Watering in the morning is preferable to evening. That way, any splashes on the leaves have a chance to dry and evaporate faster throughout the day when temperatures tend to be warmer. The longer that wetness sits on plant leaves, the higher the risk of diseases taking hold.
Best Ways to Water
You have room temp water ready to go, and the soil feels dry, so now what? You might be tempted to just dribble on a bit, so you don't risk overwatering. Unfortunately, this won't help your plants much at all because most of their roots aren't right up at the soil surface. It's better to pour enough on to fully soak the soil around each plant, continuing until water starts to run out of the container's drainage hole. If you catch the extra water in a saucer, sometimes your plant's soil will absorb a bit more while it sits in it. However, make sure to dump out the saucer after about 10 minutes, or your plant's roots may rot.
Another option is to fill the saucer or another type of basin under your containers with water. You'll see that in a few minutes, the water will soak into the soil through the drainage holes. Keep filling the saucer until the water no longer gets absorbed. This is the ideal method for watering certain plants such as cacti, succulents, and African violets that don't like wetness near their stems.
How to Tell if You're Overwatering Your Houseplants
There's a reason pots have drainage holes: too much water will literally drown your plants. That's because roots do need oxygen, or they will rot and die. Even with good drainage, keeping the soil constantly wet can make it hard for air to reach the roots. There are a few ways to tell if you are overwatering your plants before it's too late to save them.
No new growth and yellowing leaves that are dropping off can be signs of overwatering. You may also notice wilting, which can be confusing because that is also a sign of too little water. The trick is to check the soil when you notice these problems: If it feels wet, you probably should go easier on the water. If the soil is dry, you may need to give your plant more water. If a drink doesn't improve things, you may need to adjust the temperatures or light levels your plant gets.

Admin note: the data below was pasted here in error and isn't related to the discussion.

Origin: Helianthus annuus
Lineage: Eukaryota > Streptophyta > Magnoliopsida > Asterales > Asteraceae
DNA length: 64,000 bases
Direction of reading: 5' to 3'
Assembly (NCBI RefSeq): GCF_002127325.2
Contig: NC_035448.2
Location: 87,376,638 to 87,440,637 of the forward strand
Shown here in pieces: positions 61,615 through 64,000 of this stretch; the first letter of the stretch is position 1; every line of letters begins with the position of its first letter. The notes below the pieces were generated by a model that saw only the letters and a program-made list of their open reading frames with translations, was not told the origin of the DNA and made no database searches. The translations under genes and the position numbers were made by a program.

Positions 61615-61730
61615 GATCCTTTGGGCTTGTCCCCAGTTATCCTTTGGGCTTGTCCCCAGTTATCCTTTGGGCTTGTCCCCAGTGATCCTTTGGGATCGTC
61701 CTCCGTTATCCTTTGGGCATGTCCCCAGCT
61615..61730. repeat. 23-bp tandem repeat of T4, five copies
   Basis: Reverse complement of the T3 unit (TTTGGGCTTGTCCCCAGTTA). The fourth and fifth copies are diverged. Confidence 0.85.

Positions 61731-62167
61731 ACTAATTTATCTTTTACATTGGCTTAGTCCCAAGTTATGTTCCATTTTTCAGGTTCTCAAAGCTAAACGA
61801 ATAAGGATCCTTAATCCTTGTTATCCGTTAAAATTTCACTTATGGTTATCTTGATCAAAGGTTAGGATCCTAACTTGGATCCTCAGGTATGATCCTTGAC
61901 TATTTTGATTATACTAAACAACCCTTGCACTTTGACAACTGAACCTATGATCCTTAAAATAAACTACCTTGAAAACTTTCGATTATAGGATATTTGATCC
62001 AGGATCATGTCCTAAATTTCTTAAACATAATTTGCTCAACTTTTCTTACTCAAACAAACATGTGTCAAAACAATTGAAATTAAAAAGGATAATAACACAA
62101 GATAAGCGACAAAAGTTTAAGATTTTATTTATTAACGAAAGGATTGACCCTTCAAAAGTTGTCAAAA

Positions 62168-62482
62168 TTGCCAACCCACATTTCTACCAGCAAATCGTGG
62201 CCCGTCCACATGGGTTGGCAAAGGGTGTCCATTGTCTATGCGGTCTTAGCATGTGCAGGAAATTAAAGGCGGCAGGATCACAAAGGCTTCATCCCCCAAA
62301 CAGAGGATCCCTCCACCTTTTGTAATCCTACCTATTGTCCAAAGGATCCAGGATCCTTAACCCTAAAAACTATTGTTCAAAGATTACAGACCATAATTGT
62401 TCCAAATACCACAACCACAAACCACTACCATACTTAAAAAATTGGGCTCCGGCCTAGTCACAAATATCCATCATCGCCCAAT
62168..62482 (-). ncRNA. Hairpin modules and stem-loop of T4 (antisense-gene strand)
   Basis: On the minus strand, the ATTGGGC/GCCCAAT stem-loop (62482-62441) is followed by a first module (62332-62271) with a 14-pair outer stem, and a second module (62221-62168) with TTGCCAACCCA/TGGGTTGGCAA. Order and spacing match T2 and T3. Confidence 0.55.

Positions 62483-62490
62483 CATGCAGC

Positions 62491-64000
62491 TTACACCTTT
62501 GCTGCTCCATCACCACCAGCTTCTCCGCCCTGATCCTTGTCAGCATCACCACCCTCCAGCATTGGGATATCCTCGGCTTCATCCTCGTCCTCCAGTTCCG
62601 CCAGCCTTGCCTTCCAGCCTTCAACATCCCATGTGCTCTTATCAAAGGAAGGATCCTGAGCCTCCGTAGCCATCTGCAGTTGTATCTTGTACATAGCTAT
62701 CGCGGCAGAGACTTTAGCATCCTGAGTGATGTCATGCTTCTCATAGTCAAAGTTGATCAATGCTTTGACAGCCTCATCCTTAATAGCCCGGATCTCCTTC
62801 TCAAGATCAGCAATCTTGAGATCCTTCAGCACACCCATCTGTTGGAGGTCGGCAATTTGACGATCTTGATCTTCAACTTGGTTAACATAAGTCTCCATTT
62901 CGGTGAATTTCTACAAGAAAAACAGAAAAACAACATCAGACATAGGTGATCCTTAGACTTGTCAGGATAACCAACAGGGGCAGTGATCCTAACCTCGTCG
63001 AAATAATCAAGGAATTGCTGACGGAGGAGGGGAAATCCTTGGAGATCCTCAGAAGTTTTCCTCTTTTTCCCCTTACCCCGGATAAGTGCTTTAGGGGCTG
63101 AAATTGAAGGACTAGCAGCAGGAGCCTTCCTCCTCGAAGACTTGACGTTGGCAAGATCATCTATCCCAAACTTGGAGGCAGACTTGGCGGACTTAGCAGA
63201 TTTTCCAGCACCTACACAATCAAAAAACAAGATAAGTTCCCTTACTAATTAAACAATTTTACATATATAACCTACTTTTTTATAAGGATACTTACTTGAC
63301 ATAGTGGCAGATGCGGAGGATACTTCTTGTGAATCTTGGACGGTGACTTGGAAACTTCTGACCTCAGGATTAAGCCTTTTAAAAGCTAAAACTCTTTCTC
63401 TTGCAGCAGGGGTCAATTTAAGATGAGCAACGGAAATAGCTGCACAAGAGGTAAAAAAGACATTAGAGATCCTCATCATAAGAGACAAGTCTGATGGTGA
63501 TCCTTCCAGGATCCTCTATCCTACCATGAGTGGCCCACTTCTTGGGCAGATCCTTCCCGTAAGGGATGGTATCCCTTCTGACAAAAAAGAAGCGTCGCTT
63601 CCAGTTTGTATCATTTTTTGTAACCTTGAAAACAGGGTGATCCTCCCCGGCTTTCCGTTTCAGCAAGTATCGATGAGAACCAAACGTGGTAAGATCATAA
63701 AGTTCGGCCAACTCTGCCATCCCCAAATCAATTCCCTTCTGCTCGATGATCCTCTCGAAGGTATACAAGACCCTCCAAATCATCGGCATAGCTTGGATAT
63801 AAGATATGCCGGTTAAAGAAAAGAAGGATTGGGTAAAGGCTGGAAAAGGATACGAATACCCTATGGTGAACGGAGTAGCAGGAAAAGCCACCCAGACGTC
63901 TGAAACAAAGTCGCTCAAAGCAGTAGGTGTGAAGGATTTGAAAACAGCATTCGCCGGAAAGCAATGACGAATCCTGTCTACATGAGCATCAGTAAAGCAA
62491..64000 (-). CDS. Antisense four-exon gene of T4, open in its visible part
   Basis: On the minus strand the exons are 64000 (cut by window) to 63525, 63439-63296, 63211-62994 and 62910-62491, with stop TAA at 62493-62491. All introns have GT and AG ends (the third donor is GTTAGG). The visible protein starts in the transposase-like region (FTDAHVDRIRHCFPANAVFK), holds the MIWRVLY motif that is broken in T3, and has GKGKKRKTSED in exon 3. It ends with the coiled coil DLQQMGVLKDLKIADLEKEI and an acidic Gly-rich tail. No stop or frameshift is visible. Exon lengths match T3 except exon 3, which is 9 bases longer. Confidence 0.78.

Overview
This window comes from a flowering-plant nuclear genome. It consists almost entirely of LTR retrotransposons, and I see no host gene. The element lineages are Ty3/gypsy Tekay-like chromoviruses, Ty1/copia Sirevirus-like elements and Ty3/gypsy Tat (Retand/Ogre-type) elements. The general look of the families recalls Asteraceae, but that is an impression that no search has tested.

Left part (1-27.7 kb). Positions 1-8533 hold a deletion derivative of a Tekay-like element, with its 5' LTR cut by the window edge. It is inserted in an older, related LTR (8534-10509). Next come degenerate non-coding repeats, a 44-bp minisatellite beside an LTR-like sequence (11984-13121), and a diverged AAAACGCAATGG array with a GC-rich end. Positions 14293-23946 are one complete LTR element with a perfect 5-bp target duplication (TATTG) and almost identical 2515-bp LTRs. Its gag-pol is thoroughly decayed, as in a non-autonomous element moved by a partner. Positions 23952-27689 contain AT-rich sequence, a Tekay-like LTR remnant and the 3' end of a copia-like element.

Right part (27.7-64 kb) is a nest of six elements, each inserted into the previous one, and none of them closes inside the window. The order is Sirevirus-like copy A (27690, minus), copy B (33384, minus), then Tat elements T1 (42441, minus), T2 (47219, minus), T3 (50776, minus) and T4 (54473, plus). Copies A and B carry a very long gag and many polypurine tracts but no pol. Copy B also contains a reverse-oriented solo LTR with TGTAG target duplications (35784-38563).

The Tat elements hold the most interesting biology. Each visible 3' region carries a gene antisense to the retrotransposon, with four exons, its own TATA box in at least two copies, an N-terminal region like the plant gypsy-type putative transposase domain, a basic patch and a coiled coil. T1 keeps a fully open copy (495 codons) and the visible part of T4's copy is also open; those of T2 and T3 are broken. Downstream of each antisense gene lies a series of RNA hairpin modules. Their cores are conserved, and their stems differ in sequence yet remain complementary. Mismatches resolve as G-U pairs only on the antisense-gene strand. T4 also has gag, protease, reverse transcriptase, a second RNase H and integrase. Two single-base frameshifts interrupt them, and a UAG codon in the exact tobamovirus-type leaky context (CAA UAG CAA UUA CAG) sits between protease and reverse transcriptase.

You can also use your nose to figure out if you've got an overwatering problem. Lots of moisture encourages fungi and bacteria to grow in the soil, which can cause unpleasant odors, especially when roots are rotting. And if you spot any fungus gnats flitting around your plant whenever you water, you've likely been too heavy-handed with the watering can.
If you think you've been overwatering, it doesn't necessarily mean your plant is doomed. Just let the soil dry out a bit before watering again. Then start following the watering techniques we describe above. If that doesn't help your plant bounce back, you can also try repotting it with fresh soil after cutting away any dead or mushy roots with a pair of pruning snips ($12, Target).
Knowing how to water your houseplants definitely requires some experience. The more you do it, the better you'll get at caring for your indoor garden. Try starting with a few varieties that are tough to kill. Then, once you've mastered the basics and feel more confident in your watering skills, you can try taking on a few plants that are more challenging but totally worth the effort.